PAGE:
Tag Archives: Ancient Egypt

Ghosts of the Nile By Cheryl Harkness

Wow… okay… um…

This book is pretty short, and I’m not sure if it was supposed to be a fictional comic/story with real-world info, or just an info-dump? Props to the Author for trying, at least.

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Filed under Childrens Fiction, Fiction, Historical Fiction, History, Junior Fiction, Non-Fiction

The Anubis Oracle: A Journey into the Shamanic Mysteries of Egypt By Nicki Scully & Linda Star Wolf

A Very interesting Alternative to Tarot Cards.

I got a Tarot Deck first, long before getting this deck, and I never quite connected with it. I’m not sure if it was just too advanced of a deck, or the imagery didn’t ‘fit’ quite right with the theme in my opinion, but I connected much better with the Anubis Oracle Deck, and this companion Book is a wonderful source of information on the cards and how they fit together.

The images of the cards, even rendered in shades of grey within the book, are beautiful. The explanations of each card and the images upon it are easy to understand and connect with and the theme holds true to the images. All in all a beautiful companion book for the Oracle Deck.

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Filed under Ancient Egypt, Divination, Kemetic Pagan, Oracle Cards, Paganism

Circle of Isis By Ellen Cannon Reed

A Nice ‘Jump off’ book for beginners and those just getting into the whole Ancient Egyptian Pagan thing. This one takes a more Wicca-ish twist, I think, but still has plenty of pretty neat info and ideas, so if your not following a Wicca-ish variant of Ancient Egyptian Beliefs, don’t knock this book just because, give it a chance first.

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Filed under Ancient Egypt, Paganism, Religion/Spirituality

Ancient Egypt Revealed By Peter Chrisp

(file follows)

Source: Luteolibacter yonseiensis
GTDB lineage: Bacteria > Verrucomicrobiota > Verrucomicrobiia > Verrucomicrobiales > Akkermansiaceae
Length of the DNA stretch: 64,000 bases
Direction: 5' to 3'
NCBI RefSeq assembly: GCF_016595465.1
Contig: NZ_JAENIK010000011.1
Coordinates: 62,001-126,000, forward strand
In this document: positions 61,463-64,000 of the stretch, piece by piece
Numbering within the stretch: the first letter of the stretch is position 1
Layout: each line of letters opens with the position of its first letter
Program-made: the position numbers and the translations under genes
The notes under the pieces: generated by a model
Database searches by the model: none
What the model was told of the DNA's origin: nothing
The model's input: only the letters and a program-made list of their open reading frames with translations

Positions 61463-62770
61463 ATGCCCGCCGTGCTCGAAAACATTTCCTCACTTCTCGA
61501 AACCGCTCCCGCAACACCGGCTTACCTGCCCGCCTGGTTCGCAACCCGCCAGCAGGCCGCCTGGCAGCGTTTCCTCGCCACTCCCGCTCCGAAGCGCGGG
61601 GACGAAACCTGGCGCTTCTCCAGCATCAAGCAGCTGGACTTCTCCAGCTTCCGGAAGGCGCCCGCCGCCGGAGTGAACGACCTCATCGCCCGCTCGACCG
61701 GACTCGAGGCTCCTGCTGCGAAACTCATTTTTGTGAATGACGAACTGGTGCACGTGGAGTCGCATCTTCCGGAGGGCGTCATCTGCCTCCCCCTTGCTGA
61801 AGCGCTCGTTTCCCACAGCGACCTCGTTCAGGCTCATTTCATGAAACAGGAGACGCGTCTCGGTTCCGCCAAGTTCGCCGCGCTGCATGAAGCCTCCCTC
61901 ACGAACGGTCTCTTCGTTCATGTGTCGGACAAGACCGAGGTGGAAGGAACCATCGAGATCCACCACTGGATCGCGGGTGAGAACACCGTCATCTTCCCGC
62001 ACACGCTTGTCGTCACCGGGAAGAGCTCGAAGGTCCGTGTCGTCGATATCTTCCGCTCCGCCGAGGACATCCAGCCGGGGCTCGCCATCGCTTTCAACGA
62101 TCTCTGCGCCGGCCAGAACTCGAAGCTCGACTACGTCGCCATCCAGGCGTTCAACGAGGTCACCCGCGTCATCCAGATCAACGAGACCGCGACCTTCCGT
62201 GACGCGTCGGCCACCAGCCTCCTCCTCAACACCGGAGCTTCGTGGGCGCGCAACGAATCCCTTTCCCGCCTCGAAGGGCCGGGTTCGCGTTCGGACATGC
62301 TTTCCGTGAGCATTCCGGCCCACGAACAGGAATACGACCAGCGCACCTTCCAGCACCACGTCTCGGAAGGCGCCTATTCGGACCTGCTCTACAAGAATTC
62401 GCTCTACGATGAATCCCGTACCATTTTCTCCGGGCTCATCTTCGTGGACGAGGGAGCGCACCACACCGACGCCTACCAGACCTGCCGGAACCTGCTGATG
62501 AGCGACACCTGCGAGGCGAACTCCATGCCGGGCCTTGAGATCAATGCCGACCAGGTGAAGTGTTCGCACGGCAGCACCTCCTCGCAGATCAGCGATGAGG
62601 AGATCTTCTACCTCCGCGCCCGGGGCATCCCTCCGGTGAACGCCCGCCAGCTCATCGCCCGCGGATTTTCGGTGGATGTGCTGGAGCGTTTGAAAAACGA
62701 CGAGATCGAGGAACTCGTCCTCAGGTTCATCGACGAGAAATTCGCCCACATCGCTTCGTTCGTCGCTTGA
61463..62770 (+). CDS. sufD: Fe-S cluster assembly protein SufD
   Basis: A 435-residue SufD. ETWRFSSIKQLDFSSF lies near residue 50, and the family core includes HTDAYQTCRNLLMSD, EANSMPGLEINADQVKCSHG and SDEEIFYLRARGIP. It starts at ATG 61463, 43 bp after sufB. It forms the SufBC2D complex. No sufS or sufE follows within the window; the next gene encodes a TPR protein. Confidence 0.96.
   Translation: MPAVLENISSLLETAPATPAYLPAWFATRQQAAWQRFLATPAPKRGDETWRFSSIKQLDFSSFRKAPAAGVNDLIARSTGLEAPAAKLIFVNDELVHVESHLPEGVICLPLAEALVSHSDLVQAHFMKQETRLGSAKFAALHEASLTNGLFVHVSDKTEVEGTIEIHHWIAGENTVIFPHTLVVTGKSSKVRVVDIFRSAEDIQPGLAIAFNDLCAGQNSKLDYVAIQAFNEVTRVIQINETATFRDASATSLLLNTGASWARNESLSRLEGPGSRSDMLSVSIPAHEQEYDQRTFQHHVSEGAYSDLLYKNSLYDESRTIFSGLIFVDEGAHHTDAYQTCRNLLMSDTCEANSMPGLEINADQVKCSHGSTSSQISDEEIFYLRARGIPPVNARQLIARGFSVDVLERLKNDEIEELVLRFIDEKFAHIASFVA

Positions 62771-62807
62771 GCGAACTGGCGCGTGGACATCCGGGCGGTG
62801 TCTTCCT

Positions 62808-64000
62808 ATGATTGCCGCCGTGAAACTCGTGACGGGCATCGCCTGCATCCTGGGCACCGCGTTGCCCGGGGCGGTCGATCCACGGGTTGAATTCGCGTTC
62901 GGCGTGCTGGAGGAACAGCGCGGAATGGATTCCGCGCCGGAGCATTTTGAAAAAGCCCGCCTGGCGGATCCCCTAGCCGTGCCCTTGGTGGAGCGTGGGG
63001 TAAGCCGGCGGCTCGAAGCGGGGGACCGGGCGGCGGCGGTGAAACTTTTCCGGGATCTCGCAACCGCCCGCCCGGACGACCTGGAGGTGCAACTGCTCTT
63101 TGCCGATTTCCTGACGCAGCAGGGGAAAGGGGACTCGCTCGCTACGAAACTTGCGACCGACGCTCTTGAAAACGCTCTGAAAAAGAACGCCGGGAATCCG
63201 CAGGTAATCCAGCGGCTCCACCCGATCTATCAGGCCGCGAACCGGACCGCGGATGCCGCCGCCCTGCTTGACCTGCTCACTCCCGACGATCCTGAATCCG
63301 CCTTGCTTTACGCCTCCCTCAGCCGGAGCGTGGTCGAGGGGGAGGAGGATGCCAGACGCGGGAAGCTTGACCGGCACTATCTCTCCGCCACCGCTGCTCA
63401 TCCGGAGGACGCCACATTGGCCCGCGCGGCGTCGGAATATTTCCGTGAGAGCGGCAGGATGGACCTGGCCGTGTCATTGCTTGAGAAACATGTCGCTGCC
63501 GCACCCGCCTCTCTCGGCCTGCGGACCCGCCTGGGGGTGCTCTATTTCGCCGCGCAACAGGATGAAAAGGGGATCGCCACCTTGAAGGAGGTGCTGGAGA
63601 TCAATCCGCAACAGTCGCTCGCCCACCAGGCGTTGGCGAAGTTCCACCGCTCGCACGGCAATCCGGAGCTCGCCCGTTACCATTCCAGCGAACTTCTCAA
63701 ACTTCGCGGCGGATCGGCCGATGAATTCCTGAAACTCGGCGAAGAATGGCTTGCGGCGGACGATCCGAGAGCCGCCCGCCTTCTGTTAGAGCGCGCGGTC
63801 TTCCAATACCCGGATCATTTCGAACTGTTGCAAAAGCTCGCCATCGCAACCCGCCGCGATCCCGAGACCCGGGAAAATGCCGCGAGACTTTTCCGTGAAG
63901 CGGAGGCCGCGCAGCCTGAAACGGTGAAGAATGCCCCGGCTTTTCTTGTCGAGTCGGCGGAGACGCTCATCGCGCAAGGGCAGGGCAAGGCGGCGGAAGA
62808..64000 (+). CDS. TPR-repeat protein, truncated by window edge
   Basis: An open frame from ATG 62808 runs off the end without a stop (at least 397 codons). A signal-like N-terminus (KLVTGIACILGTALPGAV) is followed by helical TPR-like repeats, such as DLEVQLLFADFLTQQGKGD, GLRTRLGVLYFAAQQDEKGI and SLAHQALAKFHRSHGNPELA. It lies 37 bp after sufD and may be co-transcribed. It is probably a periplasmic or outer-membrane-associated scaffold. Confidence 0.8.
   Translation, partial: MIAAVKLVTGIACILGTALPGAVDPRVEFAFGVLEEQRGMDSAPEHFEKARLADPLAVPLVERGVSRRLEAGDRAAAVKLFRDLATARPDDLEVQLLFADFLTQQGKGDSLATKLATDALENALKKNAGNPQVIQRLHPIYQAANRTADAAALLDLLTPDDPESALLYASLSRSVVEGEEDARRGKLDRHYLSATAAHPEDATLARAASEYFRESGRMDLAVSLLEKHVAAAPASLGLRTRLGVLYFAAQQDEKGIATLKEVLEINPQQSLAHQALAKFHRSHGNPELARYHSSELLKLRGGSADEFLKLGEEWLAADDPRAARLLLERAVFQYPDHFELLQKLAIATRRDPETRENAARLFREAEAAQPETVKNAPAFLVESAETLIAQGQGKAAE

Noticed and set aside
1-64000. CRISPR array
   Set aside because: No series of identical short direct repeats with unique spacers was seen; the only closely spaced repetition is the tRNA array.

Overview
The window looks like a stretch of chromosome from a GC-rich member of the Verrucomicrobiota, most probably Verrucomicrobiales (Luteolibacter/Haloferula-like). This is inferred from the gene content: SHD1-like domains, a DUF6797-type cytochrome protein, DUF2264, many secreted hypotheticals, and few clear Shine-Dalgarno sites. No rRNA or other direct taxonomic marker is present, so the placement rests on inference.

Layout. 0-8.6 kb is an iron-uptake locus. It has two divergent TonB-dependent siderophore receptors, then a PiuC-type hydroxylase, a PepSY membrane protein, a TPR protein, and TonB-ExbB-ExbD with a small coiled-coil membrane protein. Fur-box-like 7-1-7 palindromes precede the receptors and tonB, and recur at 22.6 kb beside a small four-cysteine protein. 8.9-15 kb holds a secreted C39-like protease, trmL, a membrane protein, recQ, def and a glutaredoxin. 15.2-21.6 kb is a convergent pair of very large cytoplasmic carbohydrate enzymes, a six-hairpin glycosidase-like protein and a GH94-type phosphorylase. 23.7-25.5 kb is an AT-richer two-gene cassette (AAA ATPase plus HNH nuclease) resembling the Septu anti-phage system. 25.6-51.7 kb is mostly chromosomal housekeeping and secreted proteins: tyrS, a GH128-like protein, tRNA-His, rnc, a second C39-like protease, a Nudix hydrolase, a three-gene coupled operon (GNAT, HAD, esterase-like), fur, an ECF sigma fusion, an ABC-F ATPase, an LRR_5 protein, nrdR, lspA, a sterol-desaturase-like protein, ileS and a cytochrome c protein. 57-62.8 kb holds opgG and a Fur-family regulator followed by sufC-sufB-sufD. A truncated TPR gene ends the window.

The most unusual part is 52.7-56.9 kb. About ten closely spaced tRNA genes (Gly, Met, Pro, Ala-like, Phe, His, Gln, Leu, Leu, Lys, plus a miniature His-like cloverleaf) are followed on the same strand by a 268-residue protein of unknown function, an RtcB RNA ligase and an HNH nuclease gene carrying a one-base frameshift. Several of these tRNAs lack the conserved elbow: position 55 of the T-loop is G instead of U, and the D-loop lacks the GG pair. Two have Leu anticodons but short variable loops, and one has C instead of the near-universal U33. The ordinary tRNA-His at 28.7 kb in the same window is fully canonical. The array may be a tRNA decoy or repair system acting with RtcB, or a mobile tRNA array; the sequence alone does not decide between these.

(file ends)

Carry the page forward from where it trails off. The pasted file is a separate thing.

Quick little nuggets of information. The book is aimed towards short attention spans/children, though some of the images might be better left for older kids, depending on the kid’s ‘too creepy!’ limits. Overall though pretty kid-safe. Not a lot of in-depth info, no surprise since it’s intended for younger kids.

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Filed under Egyptology, History, Non-Fiction

Ancient Egypt In 101 Questions and Answers By Thomas Schneider

Well done Thomas Schneider!

This book covers a lot of random questions at first look, but they aren’t really all that random if you bother to look closer. Each question in it’s category links to the other related questions before and after, as well as other questions further apart with related themes or points of interest. It’s not all dull either, with questions like ‘Were there comics in Ancient Egypt’ and ‘What did Ancient Egyptians Dream About’, I found a lot of interesting info in this Q&A style read. The answers aren’t very long at all but there’s enough info and interest to make them worth the read, and you can flip back and forth between questions your actually curious about if you only want a certain topic. It’s a great book for those just with a curiosity about Ancient Egypt that doesn’t run very deep, as well as those of us with a deep passion for the topic.

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Filed under Egyptology, History

Egyptian Pyramids and Mastaba Tombs By Philip Watson

Despite it’s slim number of pages this is definitely NOT an introductory book. If I hadn’t read other Egyptology-themed books before this, I’m sure I wouldn’t have been able to follow along with the info, and even having read some I still had a little trouble, but that came more from my not being familiar with the info before hand, and not any fault of the book’s writer.

There’s quite a bit of info crammed all together in this book, it offers some unique insights far as I’ve come across so far, but it has it’s flaws as well. Even so it touches on a subject I haven’t seen many books on the topic touch on, the Mastaba Tombs. Most everyone is familiar with the Pyramids, but this is only the second book I’ve read so far that mentions the mastabas, and the first that has them as part of the title.

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Filed under Egyptology, History

A History of Ancient Egypt By John Romer

Very interesting. Took me a while to get through though. For all the awesome info it’s just one of those books where you start nodding off, even if you’re actually interested in the info. O.o Not sure how that works but it does, apparently. Would definitely recommend it to anyone interested in Ancient Egypt, just give yourself the time to read it instead of blitzing it.

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Filed under History